• hard to post created image to padlet
  • didn’t get to choose colors
  • limited color schemes
  • update/install/Java issues
  • time taken to enter text

Screen Shot 2014-03-02 at 5.37.28 PM

RTTPositives:

  • able to shape the words
  • saves easily
  • color/font selection
  • easy to navigate

Negatives:

  • Limited font selection
  • difficult to use
  • had difficulty saving

Screen Shot 2014-03-02 at 5.44.08 PMvs. Screen Shot 2014-03-02 at 5.45.40 PM

20140302-184045.jpgStudents had two choices for displaying a Character Traits Map for the main character of Rikki Tikki. Overwhelmingly, students chose bubbl.us, which means I have very little data on gliffy.

Screen Shot 2014-03-02 at 5.44.08 PM

Positives:

  • formatting/customizing options (bubble color, text, size…)
  • good controls & no lag
  • efficient & easy to use
  • neat & organized
  • “I liked it because it saved [my work] every 2 minutes.”

Negatives:

  • Hard to organize
  • Bulky and awkward
  • Hard to add a bubble, connect a bubble, paste a URL…
  • “Easy to mess up on!”

Screen Shot 2014-03-02 at 5.45.40 PM

Positives:

  • “I liked how Gliffy was an open field”

Negatives:

  • Kids who tried it said, “Gliffy was glitchy”.

The slogan stuck. 😦

Screen Shot 2014-03-02 at 5.59.45 PMvs. Screen Shot 2014-03-02 at 6.00.16 PM vs. Screen Shot 2014-03-02 at 6.00.32 PM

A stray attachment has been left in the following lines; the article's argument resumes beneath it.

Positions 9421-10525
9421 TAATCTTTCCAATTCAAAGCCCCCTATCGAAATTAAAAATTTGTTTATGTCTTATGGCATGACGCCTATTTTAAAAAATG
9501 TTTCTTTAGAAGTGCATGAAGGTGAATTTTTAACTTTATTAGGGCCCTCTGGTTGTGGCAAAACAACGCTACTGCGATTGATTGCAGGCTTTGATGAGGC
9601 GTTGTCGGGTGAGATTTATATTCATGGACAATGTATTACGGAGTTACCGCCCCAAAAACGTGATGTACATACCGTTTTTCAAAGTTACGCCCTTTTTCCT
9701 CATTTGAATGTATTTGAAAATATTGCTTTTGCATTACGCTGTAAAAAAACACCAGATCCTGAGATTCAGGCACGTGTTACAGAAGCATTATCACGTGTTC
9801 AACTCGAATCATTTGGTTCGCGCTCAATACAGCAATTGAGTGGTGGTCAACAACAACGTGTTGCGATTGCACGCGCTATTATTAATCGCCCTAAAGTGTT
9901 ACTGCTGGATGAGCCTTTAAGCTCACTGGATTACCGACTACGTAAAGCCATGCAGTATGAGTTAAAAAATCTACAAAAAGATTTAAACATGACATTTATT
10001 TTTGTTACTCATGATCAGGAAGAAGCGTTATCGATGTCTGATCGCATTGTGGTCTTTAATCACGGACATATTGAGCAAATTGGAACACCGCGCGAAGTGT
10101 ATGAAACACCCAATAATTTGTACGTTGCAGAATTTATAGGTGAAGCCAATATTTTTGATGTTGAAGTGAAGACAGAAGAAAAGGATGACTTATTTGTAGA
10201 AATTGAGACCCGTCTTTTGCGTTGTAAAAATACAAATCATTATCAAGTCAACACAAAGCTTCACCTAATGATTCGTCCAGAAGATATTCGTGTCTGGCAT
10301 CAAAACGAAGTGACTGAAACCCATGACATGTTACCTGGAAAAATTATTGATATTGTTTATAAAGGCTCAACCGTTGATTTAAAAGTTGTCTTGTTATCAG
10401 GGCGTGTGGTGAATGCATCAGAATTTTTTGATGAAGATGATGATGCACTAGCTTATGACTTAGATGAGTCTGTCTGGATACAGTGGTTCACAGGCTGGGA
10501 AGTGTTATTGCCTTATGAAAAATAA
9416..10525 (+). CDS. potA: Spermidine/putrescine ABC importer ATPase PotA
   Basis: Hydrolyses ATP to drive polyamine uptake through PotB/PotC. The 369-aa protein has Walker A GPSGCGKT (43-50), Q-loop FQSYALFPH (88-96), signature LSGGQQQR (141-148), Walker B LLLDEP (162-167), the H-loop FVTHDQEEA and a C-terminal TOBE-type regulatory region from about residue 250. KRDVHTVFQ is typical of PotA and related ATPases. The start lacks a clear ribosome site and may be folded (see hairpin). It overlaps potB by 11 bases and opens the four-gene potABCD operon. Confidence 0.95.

20140302-184100.jpgStudents chose two characters and completed two Character Quadrilateral with their choice(s) from these three tools.

Screen Shot 2014-03-02 at 5.59.45 PM

Positives:

  • “I like it because it was easy to use. It was all organized. You can change the color of the nodes.”
  • “I liked [it] because you get to move everything and when you click something it adds a leg for you to type. It’s also easy to use and creative.”

Negatives:

  • “very confusing at first”
  • “I couldn’t access it at home.”
  • “I didn’t use this tool because it wasn’t working and I couldn’t figure it out.”

Screen Shot 2014-03-02 at 6.00.16 PM

Positives:

  • “Very fast, fun, and easy to use”
  • “It was really easy and simple to use. I was able to complete my project quickly and efficiently. It was fun to use and I thought it worked extremely well.”
  • “I liked spiderscribe, it let you add dates, pictures, and maps. It was interesting.”

Negatives:

  • “I didn’t like that I had to sign up with an email and I couldn’t get arrows to the main box.”
  • “The only thing I disliked was that when you tried to print, it would be small to see.”
  • “It wouldn’t go full screen. The text was small.”

Screen Shot 2014-03-02 at 6.00.32 PM

Positive:

“I like that you can log in and save your work automatically.”

Negative:

“I didn’t like that it was acting up when I was working on it Monday. I had to copy it and then it let me edit it.

Screen Shot 2014-03-02 at 6.10.29 PM vs. Screen Shot 2014-03-02 at 6.10.05 PM

20140302-184116.jpgStudents completed an Open Compare & Contrast Chart of two characters using one of these two mind mapping tools. Creately was heavily favored over mind42.

Screen Shot 2014-03-02 at 6.10.29 PM

Positive:

“I liked Mind42 because it was easy to use.”

Negative:

“I did not like mind42 because I could not move and place things where I wanted.”

Screen Shot 2014-03-02 at 6.10.05 PM     

Positives:

  • “What I liked was that they have different colors and shapes and you could make the presentation more inviting for an audience.”
  • Easy to use; great layout
  • “I liked that creately was able to save my work easily and efficiently.”

Negatives:

  • Sign up to use, and pay for most features